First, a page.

Dedicated parents like yourself were already doing everything you could to help your ADHD student before the coronavirus pandemic struck. Now you’re suddenly confronting all the challenges stemming from how you’ve had to alter your life – and now you’re responsible for replacing your kids’ teachers, or at least managing your students’ entire days. 

No one faults you for the learning curve you’re on as you try to figure out how to do the best for your kids especially those with ADHD.

The good news is that there is help available – there are people who can work directly with you and your children to teach them skill sets that will improve their lives and reduce the stress for all of you. This is where professional organizers like myself come in. Working with you in person when it’s safe, or virtually in the age of the pandemic, I can provide techniques and tools that can help your students do everything from improving their grades to boosting their self-esteem.

I know what it’s like for you. Your daughters and sons with ADHD constantly want to be moving, be active. It’s hard enough for them to sit in a classroom and be still. When they’re in their own houses and they have to do things that they don’t want to do, their lives become all the more challenging. You and I may be used to taking on a task and going from A to B but kids suffering from this kind of learning challenge go from A to Q to Z and then may bounce 20 times before coming back to B. 

The place to start is with understanding time. Note that I don’t use the phrase “time management.” That comes second.

As I’ve written before, kids today don’t know how to tell time. Many don’t know how to read a regular clock because they’re used to only seeing time in a digital format. They see time as numbers on a screen; they don’t understand the passing of time. If you know how to tell time on an analog clock, you can see the hands moving. You can appreciate the passing of time. Students with ADHD need to be able to understand time better so utilize that time better.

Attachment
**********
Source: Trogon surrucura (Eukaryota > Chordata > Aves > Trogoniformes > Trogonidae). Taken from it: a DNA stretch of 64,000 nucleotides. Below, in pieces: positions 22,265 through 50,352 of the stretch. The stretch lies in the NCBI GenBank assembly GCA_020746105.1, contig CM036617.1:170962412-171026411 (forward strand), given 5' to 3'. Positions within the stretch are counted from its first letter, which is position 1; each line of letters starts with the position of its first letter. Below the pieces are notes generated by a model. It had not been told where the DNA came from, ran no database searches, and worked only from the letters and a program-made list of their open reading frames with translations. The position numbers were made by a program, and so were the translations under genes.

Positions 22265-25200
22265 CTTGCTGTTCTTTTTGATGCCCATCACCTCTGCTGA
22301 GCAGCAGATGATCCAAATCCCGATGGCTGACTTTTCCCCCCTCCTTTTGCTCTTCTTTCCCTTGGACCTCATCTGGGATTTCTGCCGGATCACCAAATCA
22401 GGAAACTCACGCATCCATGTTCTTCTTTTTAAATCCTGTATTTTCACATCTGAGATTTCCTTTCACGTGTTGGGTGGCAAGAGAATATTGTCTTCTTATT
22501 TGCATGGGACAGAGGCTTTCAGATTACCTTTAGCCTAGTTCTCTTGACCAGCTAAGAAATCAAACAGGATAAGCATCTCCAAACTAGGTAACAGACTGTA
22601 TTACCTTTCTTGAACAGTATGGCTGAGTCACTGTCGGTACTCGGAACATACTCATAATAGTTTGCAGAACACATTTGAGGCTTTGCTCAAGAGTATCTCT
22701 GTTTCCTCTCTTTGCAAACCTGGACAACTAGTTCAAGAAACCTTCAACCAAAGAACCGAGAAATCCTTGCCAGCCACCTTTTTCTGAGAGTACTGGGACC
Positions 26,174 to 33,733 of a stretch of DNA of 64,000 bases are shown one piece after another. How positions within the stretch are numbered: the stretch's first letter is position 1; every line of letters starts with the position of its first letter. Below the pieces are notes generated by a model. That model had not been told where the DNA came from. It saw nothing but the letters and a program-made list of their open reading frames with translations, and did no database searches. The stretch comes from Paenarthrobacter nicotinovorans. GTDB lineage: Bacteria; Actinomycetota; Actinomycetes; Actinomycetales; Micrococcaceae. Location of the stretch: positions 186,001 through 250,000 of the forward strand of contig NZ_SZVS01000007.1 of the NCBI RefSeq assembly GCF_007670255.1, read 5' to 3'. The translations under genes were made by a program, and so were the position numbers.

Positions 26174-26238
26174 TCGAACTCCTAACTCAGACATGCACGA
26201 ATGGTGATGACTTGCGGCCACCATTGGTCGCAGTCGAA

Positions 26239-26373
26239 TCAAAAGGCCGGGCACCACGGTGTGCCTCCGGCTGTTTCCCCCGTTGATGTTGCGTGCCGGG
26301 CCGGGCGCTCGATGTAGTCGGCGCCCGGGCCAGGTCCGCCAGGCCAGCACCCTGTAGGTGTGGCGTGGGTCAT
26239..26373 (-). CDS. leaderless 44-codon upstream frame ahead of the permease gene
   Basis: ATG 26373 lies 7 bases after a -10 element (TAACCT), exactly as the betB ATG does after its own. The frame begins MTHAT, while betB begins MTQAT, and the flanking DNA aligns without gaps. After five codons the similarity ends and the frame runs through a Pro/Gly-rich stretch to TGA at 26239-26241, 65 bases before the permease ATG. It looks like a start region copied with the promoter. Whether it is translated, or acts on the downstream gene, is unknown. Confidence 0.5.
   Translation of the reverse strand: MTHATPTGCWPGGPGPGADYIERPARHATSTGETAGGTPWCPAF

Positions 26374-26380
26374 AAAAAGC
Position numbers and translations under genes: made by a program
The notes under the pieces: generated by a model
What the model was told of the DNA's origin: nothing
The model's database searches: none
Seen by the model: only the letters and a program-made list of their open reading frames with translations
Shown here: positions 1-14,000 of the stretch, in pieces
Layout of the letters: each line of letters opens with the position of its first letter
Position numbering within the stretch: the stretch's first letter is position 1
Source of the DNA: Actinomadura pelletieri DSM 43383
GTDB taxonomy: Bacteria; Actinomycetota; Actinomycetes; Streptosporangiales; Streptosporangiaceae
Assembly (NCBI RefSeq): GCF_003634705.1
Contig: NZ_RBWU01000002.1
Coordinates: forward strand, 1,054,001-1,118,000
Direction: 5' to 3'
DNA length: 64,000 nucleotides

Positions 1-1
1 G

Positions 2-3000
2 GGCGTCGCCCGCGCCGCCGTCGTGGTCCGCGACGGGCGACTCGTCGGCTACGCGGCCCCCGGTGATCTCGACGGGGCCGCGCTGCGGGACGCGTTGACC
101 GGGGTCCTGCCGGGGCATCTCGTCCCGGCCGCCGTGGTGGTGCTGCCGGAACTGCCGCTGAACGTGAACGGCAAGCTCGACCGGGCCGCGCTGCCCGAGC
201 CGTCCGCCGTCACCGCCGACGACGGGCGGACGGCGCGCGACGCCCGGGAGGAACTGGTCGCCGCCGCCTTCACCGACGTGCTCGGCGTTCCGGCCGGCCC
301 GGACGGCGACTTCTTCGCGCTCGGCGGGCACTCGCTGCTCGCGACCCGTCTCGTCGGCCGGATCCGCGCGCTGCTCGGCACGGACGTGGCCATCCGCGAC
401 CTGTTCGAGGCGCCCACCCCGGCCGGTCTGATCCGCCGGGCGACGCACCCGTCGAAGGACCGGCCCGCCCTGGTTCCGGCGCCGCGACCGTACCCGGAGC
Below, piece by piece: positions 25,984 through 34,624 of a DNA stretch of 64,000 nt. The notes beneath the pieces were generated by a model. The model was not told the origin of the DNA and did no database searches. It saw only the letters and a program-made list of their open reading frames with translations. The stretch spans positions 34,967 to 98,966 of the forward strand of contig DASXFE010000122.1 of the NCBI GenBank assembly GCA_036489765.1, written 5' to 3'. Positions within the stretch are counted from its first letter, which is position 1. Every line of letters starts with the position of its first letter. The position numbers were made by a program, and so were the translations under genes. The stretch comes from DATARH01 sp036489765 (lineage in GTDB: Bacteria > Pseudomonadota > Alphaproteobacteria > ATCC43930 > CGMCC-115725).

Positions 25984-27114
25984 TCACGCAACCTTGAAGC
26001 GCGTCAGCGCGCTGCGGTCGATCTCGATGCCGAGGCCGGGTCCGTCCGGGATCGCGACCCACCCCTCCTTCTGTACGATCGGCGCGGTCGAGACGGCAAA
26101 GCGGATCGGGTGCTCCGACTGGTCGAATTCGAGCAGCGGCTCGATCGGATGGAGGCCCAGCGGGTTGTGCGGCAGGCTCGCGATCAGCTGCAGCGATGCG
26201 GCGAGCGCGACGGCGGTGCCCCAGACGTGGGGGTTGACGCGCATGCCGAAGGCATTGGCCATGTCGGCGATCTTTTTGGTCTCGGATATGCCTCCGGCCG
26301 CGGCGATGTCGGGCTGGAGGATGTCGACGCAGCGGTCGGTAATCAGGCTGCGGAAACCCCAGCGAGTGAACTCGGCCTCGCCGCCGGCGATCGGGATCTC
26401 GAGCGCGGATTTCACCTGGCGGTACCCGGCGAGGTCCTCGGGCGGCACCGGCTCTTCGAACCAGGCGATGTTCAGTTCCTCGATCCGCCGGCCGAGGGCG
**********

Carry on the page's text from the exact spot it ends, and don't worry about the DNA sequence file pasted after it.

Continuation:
There are so many benefits to helping students understand something the rest of us take for granted. Mastering time management takes stress off their shoulders, makes them more independent, enables them to manage their schoolwork better, and gives them a better chance at getting off to a good start in college.

Regardless of how old your children maybe now, it’s critical to be thinking ahead to college. When they’re in middle school or high school, support services are available when they need them. They don’t always get that same support in college, and oftentimes many students don’t know how to ask for what they need once they get there.

I work on a variety of other areas with ADHD students, too – everything from teaching them how to maintain order in their rooms to developing project management processes to helping them stay on top of their homework and other assignments.

Getting the right help and learning new skills makes students feel better about themselves. Anytime people have a learning challenge, the first questions they often ask themselves are, “Why me? Why do I have to deal with this?” (Up to 9 percent of students may suffer from ADHD, but that fact doesn’t make it any easier for them.) If they’re able to manage these questions and feel more like all of their friends, it makes a big difference.

Parents are grateful when they see their children’s lives improving. They become less stressed themselves, and they feel better because they’re not getting after their kids all the time.

Usually, as students get more organized, their grades go up, too. 

If you would like to explore how I could help your students better navigate the world of ADHD and school,  contact me today to schedule an initial consultation.

Working privately with your students on a self-improvement vision can go a long way to helping them face and conquer the challenges they’re confronting now – and prepare them for the ones ahead.

Organizing Your ADHD Student’s Way To A Brighter Future

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And book a phone consult 

so take that first step